August 7, 2012
Its mid-week, you fancy going out for tea but you’re not sure where to go. You quickly scan your inbox to find an email from the restaurant offering the best deal. There’ll be £10 off here or a buy-one-get-one-free there, lots to choose from. Easy, simply print off your voucher/save it to your smart phone, head to the restaurant, present it to your waiter/waitress – get your meal and enjoy!
Not a new concept by any means, but I was at an event last week where somebody said “Have we become trained to only look for special offer emails?” and it really stuck in my mind.
Over the years I’ve signed up to so many restaurants simply for their ‘special offers’ that I could probably eat out somewhere different at a discounted rate, every night of the week. The question is, if we’re so used to seeing these types of mailings in our inbox, does it devalue or change our opinion of the brand? Does it make the experience less special?
I for one have begun to expect certain places to send me these offers and won’t eat there unless I have a voucher from them. I’m pretty sure I’m not the only one that thinks that way. I wouldn’t take a special someone there for a romantic meal or a celebration. Call me a snob, but it’s true. We expect particular things from these types of chains, the same quality of food at each different branch, to be served quickly, everything on the menu to be available etc.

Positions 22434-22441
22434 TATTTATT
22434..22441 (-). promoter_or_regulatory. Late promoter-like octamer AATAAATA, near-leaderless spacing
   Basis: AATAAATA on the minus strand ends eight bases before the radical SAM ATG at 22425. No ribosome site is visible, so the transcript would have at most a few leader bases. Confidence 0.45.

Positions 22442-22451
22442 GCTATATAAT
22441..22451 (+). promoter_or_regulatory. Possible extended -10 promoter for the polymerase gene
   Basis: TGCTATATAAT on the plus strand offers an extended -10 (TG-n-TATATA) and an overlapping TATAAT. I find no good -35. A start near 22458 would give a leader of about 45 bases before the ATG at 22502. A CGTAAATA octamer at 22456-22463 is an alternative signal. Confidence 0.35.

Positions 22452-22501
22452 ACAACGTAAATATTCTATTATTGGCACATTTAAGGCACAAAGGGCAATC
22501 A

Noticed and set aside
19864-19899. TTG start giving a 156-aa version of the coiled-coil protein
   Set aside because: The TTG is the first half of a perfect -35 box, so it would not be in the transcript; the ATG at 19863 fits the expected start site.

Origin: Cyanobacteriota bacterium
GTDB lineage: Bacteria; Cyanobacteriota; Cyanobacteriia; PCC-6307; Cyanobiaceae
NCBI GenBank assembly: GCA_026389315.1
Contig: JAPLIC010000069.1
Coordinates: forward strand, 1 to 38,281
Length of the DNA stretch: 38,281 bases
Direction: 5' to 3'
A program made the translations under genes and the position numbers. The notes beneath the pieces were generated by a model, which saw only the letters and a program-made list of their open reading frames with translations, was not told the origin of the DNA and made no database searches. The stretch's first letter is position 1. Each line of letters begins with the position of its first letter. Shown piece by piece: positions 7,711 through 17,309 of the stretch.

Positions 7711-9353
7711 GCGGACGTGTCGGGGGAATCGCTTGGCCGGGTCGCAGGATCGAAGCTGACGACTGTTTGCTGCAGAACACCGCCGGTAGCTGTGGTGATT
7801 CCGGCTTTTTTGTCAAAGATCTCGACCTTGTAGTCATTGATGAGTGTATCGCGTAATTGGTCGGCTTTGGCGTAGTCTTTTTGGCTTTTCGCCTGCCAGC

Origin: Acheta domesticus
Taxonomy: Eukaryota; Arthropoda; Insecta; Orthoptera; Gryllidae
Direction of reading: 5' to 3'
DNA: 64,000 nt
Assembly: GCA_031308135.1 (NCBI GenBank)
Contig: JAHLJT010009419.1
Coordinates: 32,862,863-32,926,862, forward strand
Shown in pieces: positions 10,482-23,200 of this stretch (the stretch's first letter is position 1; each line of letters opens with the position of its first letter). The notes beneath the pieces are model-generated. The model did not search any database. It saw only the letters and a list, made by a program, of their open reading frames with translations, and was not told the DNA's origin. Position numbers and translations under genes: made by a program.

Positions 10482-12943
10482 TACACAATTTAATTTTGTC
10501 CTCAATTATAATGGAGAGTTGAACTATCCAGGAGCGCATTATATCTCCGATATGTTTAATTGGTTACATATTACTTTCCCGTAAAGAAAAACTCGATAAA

I honestly think those creating and delivering these messages should get a good old pat on the back. These offers are work to bring in a steady stream of paying customers through the door, generating revenue when tables may otherwise remain empty. These regular email campaigns have made eating out cheaper, more accessible as well as creating a loyal customer base. Hell some of them even personalise their emails when it's your birthday! But are people now becoming savvy to these deals? Has this tactic done any long lasting damage to their brand reputation? One thing for certain is that if restaurants decided to change their email marketing strategy and these email offers no longer existed, there would be a lot fewer people eating out on a school night.
Have you ever been turned on or off by these types of campaigns? How often do you trawl your inbox for discounts for products or services from a single brand? Would you continue to buy from that brand if the special offers stopped?
Posted by Jenni Malley
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